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SMALL: This is one of the issues that people frequently experience in face-to-face conversations these days. They’re talking with someone who won’t look at them because the other person is texting at the same time. So they think, “Eh? Does this person really care about me?” This is having more and more of an impact on the level of social connection people feel.

RH: How’s the influence of technology different from any other factors on social connection?

SMALL: We don’t exactly know, but the principle is this: your brain is sensitive to mental stimuli from moment to moment. If you spend a lot of time with a repeated mental stimulus, neural circuits that control that stimulation will strengthen at the cost of weakening other neural circuits. Basically, most of us are logging too much technology time, and we’re paying a price. We’re not engaging this powerful brain in activities like looking people in the eye, noticing nonverbal cues and emotional expressions, empathizing with other people. That’s a big concern in today’s technological world.

RH: So it’s not technology itself that’s the issue: it’s the fact that technology takes us away from so many other important social activities?

SMALL: Right. And there’s the very real issue of technology and addiction. Some people are addicted to video games or to shopping online or gambling online, and that can be destructive to their lives. Studies suggest it can worsen AD/HD, and it may even contribute to the development of autism spectrum disorders.

RH: When should therapists be concerned about a client’s relationship with technology?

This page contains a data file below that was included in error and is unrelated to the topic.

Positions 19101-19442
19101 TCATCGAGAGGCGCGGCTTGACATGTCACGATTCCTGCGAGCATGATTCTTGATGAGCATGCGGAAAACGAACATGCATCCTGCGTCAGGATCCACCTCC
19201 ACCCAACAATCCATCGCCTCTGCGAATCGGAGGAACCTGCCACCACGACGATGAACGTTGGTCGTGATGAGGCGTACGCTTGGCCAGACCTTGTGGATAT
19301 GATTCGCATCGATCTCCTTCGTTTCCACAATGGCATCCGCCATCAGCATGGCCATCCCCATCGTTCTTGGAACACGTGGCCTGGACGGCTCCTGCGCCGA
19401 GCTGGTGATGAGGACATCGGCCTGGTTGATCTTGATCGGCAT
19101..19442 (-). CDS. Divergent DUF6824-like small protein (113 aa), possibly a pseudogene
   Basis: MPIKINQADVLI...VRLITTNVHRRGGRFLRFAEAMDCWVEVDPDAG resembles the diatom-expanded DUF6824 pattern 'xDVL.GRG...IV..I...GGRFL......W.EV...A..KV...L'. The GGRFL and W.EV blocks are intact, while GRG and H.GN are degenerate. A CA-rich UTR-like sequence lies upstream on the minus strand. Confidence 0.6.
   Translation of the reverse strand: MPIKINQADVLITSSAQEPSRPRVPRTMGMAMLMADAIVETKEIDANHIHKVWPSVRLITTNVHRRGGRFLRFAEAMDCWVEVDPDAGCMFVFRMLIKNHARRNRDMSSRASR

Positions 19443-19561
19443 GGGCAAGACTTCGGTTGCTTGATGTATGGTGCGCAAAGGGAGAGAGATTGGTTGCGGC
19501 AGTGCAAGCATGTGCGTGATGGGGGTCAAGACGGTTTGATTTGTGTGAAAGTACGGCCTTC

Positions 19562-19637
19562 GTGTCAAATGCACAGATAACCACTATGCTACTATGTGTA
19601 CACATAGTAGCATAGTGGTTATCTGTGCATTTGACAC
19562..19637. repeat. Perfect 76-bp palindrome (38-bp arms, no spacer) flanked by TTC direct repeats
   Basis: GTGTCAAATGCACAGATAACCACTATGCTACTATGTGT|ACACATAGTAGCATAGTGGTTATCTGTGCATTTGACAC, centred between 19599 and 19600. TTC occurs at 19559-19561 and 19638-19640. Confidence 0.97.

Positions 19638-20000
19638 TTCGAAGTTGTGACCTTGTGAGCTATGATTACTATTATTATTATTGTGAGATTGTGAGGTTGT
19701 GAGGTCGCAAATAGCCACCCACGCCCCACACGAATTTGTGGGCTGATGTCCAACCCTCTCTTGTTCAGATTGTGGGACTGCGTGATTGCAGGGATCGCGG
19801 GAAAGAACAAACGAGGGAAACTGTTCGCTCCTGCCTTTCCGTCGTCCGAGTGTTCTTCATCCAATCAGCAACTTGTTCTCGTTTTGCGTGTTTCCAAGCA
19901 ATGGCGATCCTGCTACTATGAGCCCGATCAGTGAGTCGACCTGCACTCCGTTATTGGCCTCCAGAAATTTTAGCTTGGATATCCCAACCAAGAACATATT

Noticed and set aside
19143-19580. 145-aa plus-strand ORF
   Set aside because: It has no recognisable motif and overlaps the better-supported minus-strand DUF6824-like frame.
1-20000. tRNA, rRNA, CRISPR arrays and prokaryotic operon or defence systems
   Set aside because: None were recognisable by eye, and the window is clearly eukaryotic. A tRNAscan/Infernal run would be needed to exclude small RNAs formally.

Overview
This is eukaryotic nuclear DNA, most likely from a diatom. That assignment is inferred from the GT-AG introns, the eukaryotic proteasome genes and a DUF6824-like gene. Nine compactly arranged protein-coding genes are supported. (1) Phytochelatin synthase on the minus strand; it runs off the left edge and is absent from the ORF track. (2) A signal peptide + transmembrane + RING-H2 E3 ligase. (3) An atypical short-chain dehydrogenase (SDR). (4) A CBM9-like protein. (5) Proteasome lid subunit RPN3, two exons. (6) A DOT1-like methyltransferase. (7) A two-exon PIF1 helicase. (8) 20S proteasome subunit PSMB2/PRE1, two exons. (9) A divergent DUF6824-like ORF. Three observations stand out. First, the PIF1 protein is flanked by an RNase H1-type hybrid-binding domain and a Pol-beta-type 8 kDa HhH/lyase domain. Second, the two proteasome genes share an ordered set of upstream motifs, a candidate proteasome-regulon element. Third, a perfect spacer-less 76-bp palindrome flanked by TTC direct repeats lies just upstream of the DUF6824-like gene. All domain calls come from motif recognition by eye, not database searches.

SMALL: My alarm goes off if clients keep interrupting a therapy session because they’re answering texts or making calls or checking websites. Any time I see a patient with an inability to unplug for a while—someone who can’t have a conversation because he’s too busy messing with technology—I consider it an issue worth discussing.

RH: What impact might technology have on the future of therapy?

SMALL: Of course, many therapists already use technology in their practice. Video conferencing and the use of virtual-reality therapy for people with post-traumatic stress and phobias or obsessive-compulsive disorders are increasingly common. There are applications you can download to help with mood and anxiety disorders. Clients can even wear sensors that will alert their therapist when they’ve reached a certain threshold point of anxiety. I think we can take advantage of technology to enhance therapy and increase its effectiveness.

RH: So you’re optimistic about our future with technology?

SMALL: I have faith in humans, and I think we’re going to make the right decisions. We need to bear in mind that technology is neither all good nor all bad. The challenge is to integrate it into our lives, rather than let it become something that enslaves and controls us.

But with young kids, I do have a special caution. The parents of small children have a responsibility to make sure they don’t overuse it and that they spend plenty of time offline. For adults, same thing: don’t spend hours and hours just answering your email. As with so many other issues in life, it’s a question of balance and putting things in perspective.

Ryan Howes, Ph.D., is a psychologist, writer, musician, and clinical professor at Fuller Graduate School of Psychology in Pasadena, California. He blogs “In Therapy” for “In Therapy” for Psychology Today. Contact: rhowes@mindspring.com; website: www.ryanhowes.net.

Tell us what you think about this article by leaving a comment below or sending an email to letters@psychnetworker.org.

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